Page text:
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|標題:||Features of severe pneumonia in patients with undiagnosed pulmonary tuberculosis in an intensive care unit||作者:||Hui, C.
|關鍵字:||diagnosis, differential;pneumonia;radiography;respiratory;insufficiency;tuberculosis, pulmonary;community-acquired pneumonia;respiratory-distress syndrome;hospitalized-patients;active tuberculosis;mechanical ventilation;miliary tuberculosis;hong-kong;failure;diagnosis;mortality||Project:||Journal of the Formosan Medical Association||期刊/報告no：:||Journal of the Formosan Medical Association, Volume 102, Issue 8, Page(s) 563-569.||摘要:||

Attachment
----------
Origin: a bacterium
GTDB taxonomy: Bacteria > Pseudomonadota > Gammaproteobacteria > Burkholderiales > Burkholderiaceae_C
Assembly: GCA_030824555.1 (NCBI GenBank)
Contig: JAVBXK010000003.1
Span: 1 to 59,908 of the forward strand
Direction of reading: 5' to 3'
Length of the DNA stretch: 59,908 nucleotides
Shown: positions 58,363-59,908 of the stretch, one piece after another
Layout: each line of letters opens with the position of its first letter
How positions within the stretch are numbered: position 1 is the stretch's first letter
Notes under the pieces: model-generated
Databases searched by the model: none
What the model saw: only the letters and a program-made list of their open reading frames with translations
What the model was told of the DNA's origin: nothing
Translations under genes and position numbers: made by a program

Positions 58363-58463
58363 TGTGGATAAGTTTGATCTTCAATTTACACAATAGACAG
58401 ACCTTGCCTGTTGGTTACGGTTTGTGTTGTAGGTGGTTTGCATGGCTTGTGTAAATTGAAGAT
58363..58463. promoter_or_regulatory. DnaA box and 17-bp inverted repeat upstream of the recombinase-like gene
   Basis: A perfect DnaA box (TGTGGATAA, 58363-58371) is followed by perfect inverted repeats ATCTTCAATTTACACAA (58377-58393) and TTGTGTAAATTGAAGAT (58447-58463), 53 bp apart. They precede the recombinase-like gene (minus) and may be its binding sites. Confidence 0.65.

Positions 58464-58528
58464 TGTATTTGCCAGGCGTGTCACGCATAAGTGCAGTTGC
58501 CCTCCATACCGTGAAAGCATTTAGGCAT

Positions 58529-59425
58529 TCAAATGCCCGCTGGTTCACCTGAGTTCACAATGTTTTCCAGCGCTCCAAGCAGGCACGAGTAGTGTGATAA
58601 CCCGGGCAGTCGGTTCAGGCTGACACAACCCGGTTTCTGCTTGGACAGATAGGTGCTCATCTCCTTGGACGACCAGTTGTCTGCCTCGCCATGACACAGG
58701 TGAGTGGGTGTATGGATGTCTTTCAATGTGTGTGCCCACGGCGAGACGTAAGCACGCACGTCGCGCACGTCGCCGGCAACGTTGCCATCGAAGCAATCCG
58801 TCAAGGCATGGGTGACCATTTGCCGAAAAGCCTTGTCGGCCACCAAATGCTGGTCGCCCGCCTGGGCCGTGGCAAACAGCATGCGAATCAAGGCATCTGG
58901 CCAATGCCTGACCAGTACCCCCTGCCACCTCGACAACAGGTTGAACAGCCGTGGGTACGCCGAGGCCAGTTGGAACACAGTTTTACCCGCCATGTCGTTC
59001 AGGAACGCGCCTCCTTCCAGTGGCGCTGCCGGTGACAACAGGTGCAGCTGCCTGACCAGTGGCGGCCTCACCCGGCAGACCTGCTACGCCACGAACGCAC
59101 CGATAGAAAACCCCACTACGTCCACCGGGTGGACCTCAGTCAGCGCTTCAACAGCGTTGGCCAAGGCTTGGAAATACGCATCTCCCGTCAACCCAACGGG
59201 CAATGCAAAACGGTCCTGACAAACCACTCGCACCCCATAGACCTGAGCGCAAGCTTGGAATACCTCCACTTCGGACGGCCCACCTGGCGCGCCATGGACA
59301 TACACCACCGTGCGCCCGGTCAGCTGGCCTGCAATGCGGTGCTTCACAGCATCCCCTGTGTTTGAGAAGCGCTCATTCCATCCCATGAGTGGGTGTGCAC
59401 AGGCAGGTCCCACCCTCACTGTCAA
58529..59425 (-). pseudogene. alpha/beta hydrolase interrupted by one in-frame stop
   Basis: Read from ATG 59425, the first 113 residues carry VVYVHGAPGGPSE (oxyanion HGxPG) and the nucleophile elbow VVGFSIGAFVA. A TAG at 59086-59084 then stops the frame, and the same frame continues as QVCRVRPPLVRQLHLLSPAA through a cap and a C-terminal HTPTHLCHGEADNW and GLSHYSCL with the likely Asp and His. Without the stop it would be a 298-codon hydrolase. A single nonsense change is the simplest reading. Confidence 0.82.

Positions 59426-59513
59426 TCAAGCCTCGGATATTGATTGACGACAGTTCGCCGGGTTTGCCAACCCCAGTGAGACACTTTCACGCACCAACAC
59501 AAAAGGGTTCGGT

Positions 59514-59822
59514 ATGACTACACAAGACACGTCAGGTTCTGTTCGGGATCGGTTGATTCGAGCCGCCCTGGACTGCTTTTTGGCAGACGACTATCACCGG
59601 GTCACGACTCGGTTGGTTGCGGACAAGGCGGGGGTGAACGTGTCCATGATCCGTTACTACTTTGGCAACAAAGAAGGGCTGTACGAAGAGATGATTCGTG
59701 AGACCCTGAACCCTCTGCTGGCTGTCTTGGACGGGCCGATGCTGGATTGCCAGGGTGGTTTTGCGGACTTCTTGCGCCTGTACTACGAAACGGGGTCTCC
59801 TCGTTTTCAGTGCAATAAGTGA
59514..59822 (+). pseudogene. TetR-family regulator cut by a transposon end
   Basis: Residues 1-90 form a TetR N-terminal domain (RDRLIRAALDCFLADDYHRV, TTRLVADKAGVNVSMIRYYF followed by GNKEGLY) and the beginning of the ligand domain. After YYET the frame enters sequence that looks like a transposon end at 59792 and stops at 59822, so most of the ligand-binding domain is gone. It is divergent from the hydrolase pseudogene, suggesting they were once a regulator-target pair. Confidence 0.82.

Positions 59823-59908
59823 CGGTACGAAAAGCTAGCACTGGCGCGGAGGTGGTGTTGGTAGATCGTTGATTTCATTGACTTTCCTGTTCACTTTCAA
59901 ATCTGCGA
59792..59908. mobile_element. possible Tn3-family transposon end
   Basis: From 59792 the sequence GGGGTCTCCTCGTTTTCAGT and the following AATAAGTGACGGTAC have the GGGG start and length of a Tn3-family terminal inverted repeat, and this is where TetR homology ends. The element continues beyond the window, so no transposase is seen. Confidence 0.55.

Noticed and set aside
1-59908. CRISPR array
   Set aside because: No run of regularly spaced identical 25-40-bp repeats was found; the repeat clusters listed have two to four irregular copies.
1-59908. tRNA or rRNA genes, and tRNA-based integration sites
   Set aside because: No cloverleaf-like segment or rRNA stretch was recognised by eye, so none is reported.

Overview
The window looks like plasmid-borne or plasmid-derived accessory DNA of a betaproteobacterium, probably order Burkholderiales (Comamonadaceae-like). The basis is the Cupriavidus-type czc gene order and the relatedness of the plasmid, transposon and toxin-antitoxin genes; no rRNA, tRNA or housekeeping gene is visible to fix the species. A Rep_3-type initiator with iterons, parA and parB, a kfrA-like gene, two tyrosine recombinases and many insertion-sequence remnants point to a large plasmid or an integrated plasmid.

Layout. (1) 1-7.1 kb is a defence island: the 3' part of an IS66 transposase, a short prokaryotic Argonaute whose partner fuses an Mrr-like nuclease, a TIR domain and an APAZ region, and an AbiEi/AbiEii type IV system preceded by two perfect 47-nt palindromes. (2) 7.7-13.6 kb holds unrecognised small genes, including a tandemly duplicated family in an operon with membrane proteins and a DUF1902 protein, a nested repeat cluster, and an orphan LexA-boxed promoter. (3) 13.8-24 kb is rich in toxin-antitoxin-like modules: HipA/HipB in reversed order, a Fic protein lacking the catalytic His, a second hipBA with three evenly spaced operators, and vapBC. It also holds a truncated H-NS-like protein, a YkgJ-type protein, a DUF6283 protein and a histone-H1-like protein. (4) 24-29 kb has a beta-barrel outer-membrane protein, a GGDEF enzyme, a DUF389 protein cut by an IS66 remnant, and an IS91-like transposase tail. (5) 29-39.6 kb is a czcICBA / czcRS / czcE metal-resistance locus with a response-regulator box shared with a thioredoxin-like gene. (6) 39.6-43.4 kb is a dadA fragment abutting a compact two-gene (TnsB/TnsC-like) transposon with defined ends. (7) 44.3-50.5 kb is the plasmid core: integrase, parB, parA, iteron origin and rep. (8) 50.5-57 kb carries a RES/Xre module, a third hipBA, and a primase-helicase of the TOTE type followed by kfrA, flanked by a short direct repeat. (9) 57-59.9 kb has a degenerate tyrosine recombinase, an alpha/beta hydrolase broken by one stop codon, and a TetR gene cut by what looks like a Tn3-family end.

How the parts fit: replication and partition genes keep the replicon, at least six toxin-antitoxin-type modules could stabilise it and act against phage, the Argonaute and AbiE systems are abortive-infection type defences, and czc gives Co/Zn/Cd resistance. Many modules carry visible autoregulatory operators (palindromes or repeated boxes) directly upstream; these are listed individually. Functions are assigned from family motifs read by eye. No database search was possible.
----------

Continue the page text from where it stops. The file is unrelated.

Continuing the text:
Background and Purpose: Early antituberculosis (anti-TB) therapy in hospitalized, severely ill patients with pulmonary tuberculosis (PTB) diminishes the mortality and morbidity rate and also reduces nosocomial transmission. However, delayed diagnosis of PTB is common in the respiratory intensive care unit (RICU), especially in patients with respiratory failure. This retrospective study evaluated the clinical features of RICU patients with severe pneumonia and undiagnosed active PTB, in order to determine which specific features might help in the screening of these patients. Methods: Patients with severe pneumonia with undiagnosed active PTB and those without active PTB on admission to the RICU, from March 1, 2000 to August 31, 2002, were compared. The 2 groups of patients were matched for age, gender, and Acute Physiology and Chronic Health Evaluation (APACHE) 11 score prior to the analysis. Data on clinical course, chest radiographic patterns, and laboratory findings were collected. Results. Thirty five patients in the case group were matched with 35 controls who were similar with regard to age, gender, smoking history, acute lung injury score, and the presence of underlying disease. The duration of symptoms before admission was significantly longer in the case group than in the control group (15.1 +/- 13.9 vs 7.8 +/- 7.6 days, p = 0.012). The mean interval from admission to the RICU to the initiation of anti-TB therapy was 10.0 +/- 9.8 days. Small nodular lesions (p = 0.044) and cavitary lesions (p = 0.013) predominated on the chest radiograph in the case group. The mortality rates at discharge were not significantly different between the case group and the control group. Conclusions: These data suggest that when a patient developing severe pneumonia has a history of a sub-acute or chronic illness longer than 2 weeks in duration, and predominant small nodular or cavitary patterns on chest radiograph, active PTB should be considered.
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